Edward Hopper, ‘Under Control’, ca. 1907, Thurston Royce Gallery of Fine Art, LTD.

Signature: Unsigned.

“Edward Hopper: Prints and Illustrations,” The Whitney Museum of American Art, New York, September 27-December 9, 1979. This exhibition traveled to The Boston Museum of Fine Art; The Georgia Museum of Art, Athens; The Detroit Institute of Art; The Milwaukee Art Center; and The Seattle Art Museum.
“Edward Hopper Drawings: The Poetry of Solitude,” Hunter Museum of Art, Chattanooga, Tennessee, September 9–October 15, 1995.
“The Early Drawings of Edward Hopper”, Kennedy Galleries, New York, November 4-25, 1995.

Edward Hopper as Illustrator by Gail Levin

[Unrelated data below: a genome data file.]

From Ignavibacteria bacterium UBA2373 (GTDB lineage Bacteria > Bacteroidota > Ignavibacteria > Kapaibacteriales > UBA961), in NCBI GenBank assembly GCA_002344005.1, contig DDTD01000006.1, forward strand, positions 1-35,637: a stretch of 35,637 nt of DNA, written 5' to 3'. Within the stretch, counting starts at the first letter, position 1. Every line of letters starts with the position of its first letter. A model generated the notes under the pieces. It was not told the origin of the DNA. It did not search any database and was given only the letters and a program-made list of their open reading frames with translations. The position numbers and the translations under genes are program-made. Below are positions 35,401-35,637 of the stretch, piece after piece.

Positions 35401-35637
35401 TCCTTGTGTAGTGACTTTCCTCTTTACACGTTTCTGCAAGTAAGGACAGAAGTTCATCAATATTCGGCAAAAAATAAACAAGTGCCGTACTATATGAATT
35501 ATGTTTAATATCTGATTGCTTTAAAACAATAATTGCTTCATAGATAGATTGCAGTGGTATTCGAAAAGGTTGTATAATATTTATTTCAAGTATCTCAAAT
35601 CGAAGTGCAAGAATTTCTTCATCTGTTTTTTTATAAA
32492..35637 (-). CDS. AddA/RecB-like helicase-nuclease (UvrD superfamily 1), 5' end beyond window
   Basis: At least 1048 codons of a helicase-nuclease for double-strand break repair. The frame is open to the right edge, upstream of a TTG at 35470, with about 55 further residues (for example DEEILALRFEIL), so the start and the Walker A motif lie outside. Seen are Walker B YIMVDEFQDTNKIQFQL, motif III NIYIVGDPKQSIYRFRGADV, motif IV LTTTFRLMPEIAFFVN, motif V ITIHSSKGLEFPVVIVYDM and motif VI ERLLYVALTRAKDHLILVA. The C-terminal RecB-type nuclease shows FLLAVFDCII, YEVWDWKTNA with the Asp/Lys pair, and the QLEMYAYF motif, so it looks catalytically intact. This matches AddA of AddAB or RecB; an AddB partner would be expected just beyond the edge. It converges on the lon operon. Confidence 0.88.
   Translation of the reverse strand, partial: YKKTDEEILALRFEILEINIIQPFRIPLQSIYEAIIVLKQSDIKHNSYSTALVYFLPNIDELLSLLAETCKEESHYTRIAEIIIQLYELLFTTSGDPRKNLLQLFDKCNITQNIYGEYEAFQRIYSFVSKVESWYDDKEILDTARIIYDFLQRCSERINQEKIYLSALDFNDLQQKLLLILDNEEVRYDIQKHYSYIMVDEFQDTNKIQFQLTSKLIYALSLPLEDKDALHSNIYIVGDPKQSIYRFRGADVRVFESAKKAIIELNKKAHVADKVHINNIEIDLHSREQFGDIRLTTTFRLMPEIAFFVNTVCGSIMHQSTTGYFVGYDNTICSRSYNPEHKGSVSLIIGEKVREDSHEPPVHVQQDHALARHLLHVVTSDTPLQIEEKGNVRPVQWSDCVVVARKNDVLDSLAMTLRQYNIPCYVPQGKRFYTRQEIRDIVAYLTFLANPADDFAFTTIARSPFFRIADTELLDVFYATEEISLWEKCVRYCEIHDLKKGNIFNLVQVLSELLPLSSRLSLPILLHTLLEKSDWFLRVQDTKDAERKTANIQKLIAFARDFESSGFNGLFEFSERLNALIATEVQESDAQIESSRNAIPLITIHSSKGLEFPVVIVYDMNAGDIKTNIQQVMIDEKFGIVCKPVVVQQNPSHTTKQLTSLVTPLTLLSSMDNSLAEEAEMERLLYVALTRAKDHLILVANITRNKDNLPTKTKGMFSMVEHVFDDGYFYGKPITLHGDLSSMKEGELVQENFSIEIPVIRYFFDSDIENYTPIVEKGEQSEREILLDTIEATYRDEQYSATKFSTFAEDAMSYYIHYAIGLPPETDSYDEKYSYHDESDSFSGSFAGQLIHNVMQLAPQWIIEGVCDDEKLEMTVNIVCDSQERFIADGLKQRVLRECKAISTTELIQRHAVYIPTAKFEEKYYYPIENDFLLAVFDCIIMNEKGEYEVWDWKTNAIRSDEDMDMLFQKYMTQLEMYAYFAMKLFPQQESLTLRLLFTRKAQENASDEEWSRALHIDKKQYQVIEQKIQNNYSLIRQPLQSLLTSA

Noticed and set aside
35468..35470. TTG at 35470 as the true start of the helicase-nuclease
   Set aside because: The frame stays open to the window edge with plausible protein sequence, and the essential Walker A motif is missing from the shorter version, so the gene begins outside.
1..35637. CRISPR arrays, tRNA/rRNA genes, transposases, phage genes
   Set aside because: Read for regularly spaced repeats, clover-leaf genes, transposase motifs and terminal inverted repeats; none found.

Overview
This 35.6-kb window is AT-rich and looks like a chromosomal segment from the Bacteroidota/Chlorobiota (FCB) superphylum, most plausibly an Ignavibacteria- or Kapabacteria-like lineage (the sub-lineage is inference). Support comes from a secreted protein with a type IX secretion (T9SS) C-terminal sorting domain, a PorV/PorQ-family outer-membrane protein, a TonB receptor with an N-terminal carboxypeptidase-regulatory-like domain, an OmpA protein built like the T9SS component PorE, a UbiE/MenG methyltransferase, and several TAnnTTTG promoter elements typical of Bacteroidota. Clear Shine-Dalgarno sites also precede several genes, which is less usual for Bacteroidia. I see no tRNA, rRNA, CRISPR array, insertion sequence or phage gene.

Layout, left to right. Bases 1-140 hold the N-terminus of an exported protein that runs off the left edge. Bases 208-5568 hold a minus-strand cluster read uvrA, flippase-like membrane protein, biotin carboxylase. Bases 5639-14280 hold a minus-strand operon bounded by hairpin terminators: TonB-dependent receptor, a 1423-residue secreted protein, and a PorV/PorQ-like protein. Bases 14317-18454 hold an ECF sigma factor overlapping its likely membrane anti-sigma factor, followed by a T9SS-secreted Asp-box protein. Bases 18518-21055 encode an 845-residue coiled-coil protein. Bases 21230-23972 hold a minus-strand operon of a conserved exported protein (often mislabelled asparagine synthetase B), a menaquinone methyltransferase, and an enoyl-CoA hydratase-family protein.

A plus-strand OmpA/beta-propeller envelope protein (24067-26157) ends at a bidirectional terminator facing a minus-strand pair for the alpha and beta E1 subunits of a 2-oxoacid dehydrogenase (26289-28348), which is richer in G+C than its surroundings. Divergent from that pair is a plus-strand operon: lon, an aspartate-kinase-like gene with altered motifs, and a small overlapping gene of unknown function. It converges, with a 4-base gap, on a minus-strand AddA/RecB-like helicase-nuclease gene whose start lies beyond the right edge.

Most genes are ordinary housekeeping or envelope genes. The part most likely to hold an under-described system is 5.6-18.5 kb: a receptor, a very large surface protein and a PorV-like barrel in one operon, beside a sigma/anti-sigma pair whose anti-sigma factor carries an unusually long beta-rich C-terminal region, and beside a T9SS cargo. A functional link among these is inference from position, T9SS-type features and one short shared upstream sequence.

(New York: W.W. Norton & Company, 1979), No. 480.
Edward Hopper, A Catalogue Raisonne’ Volume I, page 135, fig. I-55.

Tthe artist, until 1967; to his widow, Jo Hopper, until 1968; to the Reverend Arthayer R. Sanborn until 2005, then to the Alexander Gallery, courtesy the Kennedy Gallery until October, 2007, then to a private collection until September, 2010, then to the present owner.

About Edward Hopper

Edward Hopper defined 20th-century realism with his austere, eerie scenes that conveyed the alienation and isolation of modern life. Nighthawks (1942), a painting of three customers sitting at the counter of a diner late at night, is among his most famous works. The illusion of light pervades his paintings, which depict late 19th-century architecture, coastal views, and scenes of the city. Hopper’s characters, even when painted in groups, seem disconnected and lost in thought. "Great art is the outward expression of an inner life in the artist, and this inner life will result in his personal vision of the world," he said.

American, 1882-1967, Nyack, New York, based in Maine, Massachusetts and New York